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EL40QT: HISTORICAL NATION: WRITING SCOTLAND'S PAST (2014-2015)

Last modified: 28 Jun 2018 10:27


Course Overview

This course will consider the ways in which Walter Scott and other Scottish writers record key moments in Scotland's past. Concentrating on pivotal events in Scotland's history it  will explore how Scott and those who have developed the form of the historical novel approach these events. The course will end by by examining how the legacy of Scott's fiction remains in the ways in which we engage with Scotland's history today. Writers to be discussed will include Walter Scott, James Hogg, John Galt, Robert Louis Stevenson and a selection of modern Scottish writers

Course Details

Study Type Undergraduate Level 4
Session First Sub Session Credit Points 30 credits (15 ECTS credits)
Campus None. Sustained Study No
Co-ordinators
  • Professor Alison Lumsden

What courses & programmes must have been taken before this course?

None.

What other courses must be taken with this course?

None.

What courses cannot be taken with this course?

None.

Are there a limited number of places available?

No

Course Description

Alluding to Scotland's reputation for writing history the philosopher David Hume claimed that it was the 'historical nation'. In the nineteenth century this legacy was taken up by Walter Scott and those who followed him as they too explored Scotland's relationship to the past and the ways in which this could be mediated via fiction. This course will consider the ways in which he and other Scottish writers imaginatively record and commemorate key moments in Scotland's past. Concentrating on pivotal events in Scotland's history such as the Covenanting Wars, the Jacobite Risings and the aftermath of Culloden, the course will explore how Scott and those who have adapted and developed the form of the historical novel approach these events. Drawing on theories of historical fiction, commemoration and memory, the course will examine the relationships between history and story and the ways in which fiction can engage with and enhance our understanding of the historical process. The course will end by considering the enduring role of the historical novel in modern Scottish writing and by examining how the legacy of Scott's fiction remains evident in the ways in which we engage with Scotland's history and identity  today. Writers to be discussed will include Walter Scott, James Hogg, John Galt, Robert Louis Stevenson and a selection of modern Scottish writers.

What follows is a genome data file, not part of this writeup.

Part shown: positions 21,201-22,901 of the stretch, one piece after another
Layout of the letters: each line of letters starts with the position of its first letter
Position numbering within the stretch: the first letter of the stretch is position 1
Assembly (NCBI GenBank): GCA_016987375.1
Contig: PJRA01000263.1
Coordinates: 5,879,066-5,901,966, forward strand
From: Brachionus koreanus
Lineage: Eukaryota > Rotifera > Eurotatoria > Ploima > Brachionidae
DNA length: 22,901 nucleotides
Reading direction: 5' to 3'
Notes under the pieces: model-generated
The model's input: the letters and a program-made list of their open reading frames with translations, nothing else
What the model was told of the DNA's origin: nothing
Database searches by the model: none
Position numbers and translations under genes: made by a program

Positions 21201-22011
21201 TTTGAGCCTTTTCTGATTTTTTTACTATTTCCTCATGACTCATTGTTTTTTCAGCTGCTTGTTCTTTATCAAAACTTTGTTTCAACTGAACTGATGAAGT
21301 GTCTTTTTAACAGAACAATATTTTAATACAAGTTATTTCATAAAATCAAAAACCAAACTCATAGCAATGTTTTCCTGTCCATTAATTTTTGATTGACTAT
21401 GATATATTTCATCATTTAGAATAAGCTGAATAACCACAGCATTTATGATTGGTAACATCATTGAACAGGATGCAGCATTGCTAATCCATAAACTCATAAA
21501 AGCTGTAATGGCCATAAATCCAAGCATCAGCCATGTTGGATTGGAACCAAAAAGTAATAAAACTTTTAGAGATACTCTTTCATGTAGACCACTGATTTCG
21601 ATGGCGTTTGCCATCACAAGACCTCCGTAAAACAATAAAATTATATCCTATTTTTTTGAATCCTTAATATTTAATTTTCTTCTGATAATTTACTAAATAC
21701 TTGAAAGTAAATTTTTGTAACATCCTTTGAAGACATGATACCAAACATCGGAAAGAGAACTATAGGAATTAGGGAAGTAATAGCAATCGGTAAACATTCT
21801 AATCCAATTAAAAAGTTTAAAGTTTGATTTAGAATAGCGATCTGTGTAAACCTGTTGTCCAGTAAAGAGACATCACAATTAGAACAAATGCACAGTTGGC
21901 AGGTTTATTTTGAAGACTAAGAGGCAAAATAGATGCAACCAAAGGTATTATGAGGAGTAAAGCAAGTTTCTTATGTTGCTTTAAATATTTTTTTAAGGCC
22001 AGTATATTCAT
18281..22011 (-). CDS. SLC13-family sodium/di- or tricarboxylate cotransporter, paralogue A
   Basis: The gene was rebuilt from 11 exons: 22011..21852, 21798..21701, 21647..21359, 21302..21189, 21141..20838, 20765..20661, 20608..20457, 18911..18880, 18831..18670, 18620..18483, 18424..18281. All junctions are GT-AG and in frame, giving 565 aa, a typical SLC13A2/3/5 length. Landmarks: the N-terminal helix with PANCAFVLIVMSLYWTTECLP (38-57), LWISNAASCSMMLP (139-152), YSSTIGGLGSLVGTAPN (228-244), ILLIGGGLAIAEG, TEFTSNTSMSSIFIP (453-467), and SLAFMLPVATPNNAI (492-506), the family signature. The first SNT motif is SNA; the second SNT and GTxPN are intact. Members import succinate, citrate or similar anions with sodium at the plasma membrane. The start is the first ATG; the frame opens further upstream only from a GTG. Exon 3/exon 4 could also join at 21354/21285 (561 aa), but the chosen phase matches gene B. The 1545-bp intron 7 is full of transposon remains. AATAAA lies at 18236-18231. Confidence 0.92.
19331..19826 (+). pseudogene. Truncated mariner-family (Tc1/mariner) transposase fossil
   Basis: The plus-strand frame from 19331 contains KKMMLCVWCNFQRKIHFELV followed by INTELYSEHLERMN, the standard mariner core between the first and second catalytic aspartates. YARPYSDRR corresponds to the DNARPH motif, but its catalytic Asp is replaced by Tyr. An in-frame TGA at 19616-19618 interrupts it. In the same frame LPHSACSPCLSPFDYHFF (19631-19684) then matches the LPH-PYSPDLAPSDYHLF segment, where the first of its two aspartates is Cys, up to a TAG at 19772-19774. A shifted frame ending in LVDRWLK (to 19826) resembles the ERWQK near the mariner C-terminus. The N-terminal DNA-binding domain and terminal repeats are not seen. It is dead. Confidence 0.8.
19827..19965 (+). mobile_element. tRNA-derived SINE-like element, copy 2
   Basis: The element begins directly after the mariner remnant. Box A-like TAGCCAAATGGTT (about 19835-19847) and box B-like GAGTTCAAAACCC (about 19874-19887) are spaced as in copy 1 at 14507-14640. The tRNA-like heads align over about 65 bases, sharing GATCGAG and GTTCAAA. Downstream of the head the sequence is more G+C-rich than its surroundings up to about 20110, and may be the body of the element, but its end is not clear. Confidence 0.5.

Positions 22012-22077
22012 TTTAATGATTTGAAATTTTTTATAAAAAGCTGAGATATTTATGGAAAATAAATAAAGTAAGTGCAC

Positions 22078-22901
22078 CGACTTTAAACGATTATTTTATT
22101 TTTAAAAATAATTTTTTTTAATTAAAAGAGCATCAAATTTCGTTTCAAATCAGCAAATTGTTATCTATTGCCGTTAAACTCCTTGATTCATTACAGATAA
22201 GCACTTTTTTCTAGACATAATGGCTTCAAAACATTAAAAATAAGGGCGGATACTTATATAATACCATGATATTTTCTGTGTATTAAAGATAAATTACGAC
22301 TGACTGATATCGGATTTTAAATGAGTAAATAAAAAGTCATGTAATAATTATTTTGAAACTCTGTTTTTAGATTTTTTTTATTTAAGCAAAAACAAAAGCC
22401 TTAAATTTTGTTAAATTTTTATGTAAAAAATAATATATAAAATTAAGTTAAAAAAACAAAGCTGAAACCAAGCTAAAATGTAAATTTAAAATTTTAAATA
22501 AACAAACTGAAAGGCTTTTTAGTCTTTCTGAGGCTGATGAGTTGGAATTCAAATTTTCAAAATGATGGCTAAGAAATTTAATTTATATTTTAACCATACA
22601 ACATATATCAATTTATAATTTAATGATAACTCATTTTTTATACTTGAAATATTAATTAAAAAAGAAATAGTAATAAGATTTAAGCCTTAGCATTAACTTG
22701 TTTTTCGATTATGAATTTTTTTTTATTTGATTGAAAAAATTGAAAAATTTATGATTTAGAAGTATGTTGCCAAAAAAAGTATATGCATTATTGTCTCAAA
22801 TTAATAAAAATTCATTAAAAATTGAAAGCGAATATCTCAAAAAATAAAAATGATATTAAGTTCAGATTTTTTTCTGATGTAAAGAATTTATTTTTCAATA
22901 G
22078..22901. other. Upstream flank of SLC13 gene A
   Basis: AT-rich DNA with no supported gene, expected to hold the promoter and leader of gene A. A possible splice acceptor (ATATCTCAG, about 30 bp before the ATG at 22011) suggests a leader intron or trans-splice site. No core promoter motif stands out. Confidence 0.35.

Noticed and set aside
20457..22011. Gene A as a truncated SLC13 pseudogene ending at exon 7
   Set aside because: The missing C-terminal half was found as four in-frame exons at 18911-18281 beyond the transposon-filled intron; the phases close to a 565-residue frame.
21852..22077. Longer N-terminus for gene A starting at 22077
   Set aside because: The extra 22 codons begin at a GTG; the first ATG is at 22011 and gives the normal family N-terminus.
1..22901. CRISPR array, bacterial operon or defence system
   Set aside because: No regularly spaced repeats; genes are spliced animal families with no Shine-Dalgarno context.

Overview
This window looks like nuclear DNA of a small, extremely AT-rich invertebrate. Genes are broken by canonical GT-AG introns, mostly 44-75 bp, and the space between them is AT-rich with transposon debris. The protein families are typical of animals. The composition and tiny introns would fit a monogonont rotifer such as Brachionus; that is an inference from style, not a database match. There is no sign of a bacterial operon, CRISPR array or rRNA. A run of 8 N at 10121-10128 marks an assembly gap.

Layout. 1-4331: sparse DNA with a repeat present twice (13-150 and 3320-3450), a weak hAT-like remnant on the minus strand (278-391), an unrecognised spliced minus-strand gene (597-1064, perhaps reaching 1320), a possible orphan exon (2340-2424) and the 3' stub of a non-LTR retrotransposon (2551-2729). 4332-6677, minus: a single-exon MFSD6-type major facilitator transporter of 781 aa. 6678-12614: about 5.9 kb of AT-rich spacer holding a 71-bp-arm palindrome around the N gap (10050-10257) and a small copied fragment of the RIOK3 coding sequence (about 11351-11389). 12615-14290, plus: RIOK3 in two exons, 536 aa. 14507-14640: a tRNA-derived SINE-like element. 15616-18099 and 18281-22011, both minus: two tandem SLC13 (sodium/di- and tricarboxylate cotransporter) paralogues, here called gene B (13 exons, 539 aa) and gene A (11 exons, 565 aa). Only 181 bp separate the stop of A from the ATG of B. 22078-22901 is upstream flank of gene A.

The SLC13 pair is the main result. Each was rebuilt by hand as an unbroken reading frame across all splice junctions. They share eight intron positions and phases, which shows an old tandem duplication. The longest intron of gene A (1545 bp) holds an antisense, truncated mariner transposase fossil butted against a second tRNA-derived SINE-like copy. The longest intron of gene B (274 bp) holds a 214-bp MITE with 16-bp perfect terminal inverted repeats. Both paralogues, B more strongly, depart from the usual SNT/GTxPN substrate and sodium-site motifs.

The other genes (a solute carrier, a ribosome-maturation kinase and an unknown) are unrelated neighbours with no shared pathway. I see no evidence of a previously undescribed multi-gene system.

Reading List for 2015-16

Walter Scott, The Tale of Old Mortality (Oxford World’s Classics, 2009)

James Hogg, The Brownie of Bodsbeck

Several paperback editions are available on-line and from the library and any complete edition will do. If you have trouble sourcing this text please contact the course co-ordinator.

John Galt, Ringan Gilhaize (Canongate Books, 1995)

Several paperback editions are available on-line and from the library and any complete edition will do. If you have trouble sourcing this text please contact the course co-ordinator.

Walter Scott, Waverley (Penguin Classics: London, 2011)

Robert Louis Stevenson, Kidnapped ( Penguin Classics: London, 2007)

Robert Louis Stevenson, The Master of Ballantrae (Penguin Classics: London, 1996).

Many editions of Stevenson are available and you will find these novels both in the library and second hand. If you buy editions other than these make sure that you do not have abridged versions designed for children.

You will also be asked to participate in a group project on one of the following novels. Your groups will be assigned in week 1 so you may wish to wait until then to purchase this text.

James Robertson, The Fanatic  (FourthEstate, 2001)

John Buchan, Witchwood (Canongate, 2010 or any other edition available)

Iain Crichton Smith, Consider the Lilies (Orion Publishing, 2001)

 

Further Information & Notes

This course will count as 30 credits of Scottish literature for those students on the MA in English with Scottish literature.

In light of Covid-19 this information is indicative and may be subject to change.

Contact Teaching Time

Information on contact teaching time is available from the course guide.

Teaching Breakdown

More Information about Week Numbers


Summative Assessments

1st Attempt: 1 x 3000 word essay 40 % 1 x 3000 word essay 40% 1 x group presentation 10% 1 x Seminar Assessment Mark 10% Resit: For honours students only: candidates achieving CAS mark of 6 - 8 may be awarded compensatory level 1 credit. Candidates achieving a CAS mark of less than 6 will be required to submit a new essay.

Formative Assessment

Oral feedback will be given throughout seminar discussion. Written and oral feedback will be given on the first essay in good time to be of benefit before the second essay is submitted

Feedback

Feedback will be given in both written and oral form and using the standard programme feedback sheet.

Course Learning Outcomes

None.

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